In photography and videography there is what is known as the exposure triangle. ISO, Shutter speed and Aperture make up the three points and, by adjusting each one, you end up at the perfect exposure. As a baseline, I learned, in photography you shoot 1/ISO at f. 16 in sunny conditions, or what is known as the “Sunny 16” rule. Basically you start by setting your ISO, which was traditionally film so you’d have to use that ISO. So given that it’s a sunny day the ISO should be set quite low, say 100. Then setting the shutter speed to 1/100 (this is where you plug in the ISO number) and the f. stop to f. 16. You’ll get deep focus, a crisp image and clean from ISO noise. That’s great, like the old school auto mode- but with that comes problems when you want to flex your creativity. Say you want a blurrier background, or the subject is moving quickly and you need to freeze the action, or go in the opposite direction and blur the action? Well that’s the great thing about the triangle. When you pull at one point you can adjust one of the others, or a combination of the other two to maintain your exposure!
ISO, shutter speed and aperture all control exposure in their own way and come with unique benefits and draw backs you have to consider when you snap a shot.
ISO stands for International Standards Organization… which is pointless and no one cares about it. Moving on. ISO controls the sensitivity of your sensor, and while this sounds good on paper the draw back is that it WILL introduce noise into your footage at some point. Newer and more expensive sensors are good well beyond ISO 800. Some usable into ISO 6400 and beyond, others… not so much. If you’re shooting a lot of night shots the Sony A7s is a great body that has exceptional low light performance.
In photography the shutter speed can be as fast or as slow as you want it, with 1/125 of a second shutter speed as a baseline for shooting and getting rid of hand jitters. Image stabilization, vibration reduction, etc, can allow you to dip slower than that if your lens supports it. Shutter speed drops a curtain allowing light to hit the sensor for a predetermined amount of time giving you an exposure. The longer the shutter is open, the more light can hit the sensor, but also the chance that you shake the camera body offsetting the position the light hits the sensor causing blurring. In videography, the shutter speed should be twice the frames per second or FPS. So if you’re shooting at 24 FPS then the shutter speed should be 1/48, or 1/50 which is the closest. Increasing the shutter speed on your film will result in stuttery movement in your shots- it makes things seem unnatural or awkward to the eye because there is no motion blur. The human eye sees at around 24 fps and motion blur looks natural to the eye. This isn’t to say you should never shoot at a higher shutter speed. If you’re going to be doing a lot of green screen work a higher shutter speed is nice to pull cleaner mattes from.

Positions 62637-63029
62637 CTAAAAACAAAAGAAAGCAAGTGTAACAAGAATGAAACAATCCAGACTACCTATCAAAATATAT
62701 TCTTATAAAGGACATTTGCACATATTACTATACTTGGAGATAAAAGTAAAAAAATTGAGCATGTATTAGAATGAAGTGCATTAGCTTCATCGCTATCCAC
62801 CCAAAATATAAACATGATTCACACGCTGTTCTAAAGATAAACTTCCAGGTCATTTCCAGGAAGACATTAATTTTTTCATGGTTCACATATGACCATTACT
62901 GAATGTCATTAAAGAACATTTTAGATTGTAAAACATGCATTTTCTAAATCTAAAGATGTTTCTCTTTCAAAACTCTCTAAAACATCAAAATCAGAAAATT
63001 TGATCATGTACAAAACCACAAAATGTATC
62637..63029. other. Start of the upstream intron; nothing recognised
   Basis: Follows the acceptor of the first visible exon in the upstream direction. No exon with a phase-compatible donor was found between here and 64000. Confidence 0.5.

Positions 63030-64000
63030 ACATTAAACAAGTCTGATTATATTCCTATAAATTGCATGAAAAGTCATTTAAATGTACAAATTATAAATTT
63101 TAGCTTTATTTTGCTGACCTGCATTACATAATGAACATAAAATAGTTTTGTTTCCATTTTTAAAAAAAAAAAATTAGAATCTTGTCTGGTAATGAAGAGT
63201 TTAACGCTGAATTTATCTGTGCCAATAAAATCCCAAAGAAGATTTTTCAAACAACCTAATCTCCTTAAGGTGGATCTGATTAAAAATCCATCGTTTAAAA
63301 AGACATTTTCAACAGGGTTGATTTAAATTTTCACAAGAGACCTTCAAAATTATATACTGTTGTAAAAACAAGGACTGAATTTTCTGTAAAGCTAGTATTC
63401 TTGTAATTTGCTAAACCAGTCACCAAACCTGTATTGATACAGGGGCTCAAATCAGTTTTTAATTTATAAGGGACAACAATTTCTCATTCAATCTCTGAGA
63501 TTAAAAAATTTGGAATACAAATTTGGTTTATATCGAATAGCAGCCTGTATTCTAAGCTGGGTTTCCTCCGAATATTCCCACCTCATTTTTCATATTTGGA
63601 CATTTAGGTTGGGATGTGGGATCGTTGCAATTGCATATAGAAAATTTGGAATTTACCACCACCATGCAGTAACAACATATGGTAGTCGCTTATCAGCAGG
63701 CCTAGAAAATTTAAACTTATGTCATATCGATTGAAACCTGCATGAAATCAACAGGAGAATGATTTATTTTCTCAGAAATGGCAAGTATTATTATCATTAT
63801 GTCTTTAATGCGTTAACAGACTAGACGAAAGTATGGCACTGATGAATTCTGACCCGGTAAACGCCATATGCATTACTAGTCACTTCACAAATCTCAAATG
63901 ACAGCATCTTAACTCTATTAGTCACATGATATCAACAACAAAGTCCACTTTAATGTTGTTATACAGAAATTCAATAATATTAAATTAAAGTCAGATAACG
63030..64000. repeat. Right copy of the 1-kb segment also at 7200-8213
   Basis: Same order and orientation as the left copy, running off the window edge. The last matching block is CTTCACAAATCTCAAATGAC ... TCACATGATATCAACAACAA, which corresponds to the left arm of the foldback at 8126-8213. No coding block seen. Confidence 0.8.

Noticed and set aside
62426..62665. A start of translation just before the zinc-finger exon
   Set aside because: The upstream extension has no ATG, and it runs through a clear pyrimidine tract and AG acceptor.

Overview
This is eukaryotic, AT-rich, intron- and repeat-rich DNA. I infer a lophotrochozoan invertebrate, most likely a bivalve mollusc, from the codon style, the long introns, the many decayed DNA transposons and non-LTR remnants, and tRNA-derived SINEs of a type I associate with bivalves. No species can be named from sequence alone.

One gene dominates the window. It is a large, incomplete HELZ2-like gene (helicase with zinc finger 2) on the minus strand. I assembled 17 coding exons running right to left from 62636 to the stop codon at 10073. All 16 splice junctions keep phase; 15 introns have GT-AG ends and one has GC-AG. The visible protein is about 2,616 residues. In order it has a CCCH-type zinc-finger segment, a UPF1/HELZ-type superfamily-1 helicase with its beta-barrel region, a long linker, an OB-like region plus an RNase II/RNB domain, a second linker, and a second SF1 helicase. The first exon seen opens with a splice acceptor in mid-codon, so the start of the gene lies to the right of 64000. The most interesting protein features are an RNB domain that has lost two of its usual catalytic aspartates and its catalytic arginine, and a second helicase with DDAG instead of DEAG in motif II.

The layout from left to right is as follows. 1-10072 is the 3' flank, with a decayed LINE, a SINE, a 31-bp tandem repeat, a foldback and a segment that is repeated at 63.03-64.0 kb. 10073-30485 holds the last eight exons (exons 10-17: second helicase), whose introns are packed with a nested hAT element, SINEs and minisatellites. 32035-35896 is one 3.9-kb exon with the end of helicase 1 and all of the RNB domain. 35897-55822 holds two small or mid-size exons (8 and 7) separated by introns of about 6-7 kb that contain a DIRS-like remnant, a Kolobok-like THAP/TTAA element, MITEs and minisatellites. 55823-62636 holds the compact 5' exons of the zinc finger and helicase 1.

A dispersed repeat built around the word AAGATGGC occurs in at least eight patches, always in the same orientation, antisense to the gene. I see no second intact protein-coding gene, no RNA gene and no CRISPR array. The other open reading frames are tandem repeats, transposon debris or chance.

Aperture is the opening in the lens that allows light through the lens into the camera body. The bigger the number the more the aperture closes down, and the less light can get through. Opening up the aperture the more light can get through, but this also decreases the area of focus and makes it easier to miss the key focus of the shot. This can be used to blur out the background and give your subject more focus, but it can also render a shot unusable if the focus is off.
In each direction you pull a point there is a pro and a con. Managing and balancing these pros and cons is one of the ingredients to an amazing photographer. There is no right or wrong way to shoot an image, all that matters is that you capture the shot YOU want to capture. If that means full auto shooting, that’s totally fine! If you want more control, use a shooting mode! If you can balance all three at once, good for you! That’s amazing! I personally use shutter or aperture priority mode, depending on what I’m doing, and if I have to I use manual, but that’s just me. Sometimes I’ll even use program mode if I’m just walking around snapping pics around town. The moral of the story is learn to use the triangle as a tool, but don’t get stuck thinking that’s the only way. Program modes and auto mode have their uses as well, don’t be afraid to use them! Good luck and happy snapping!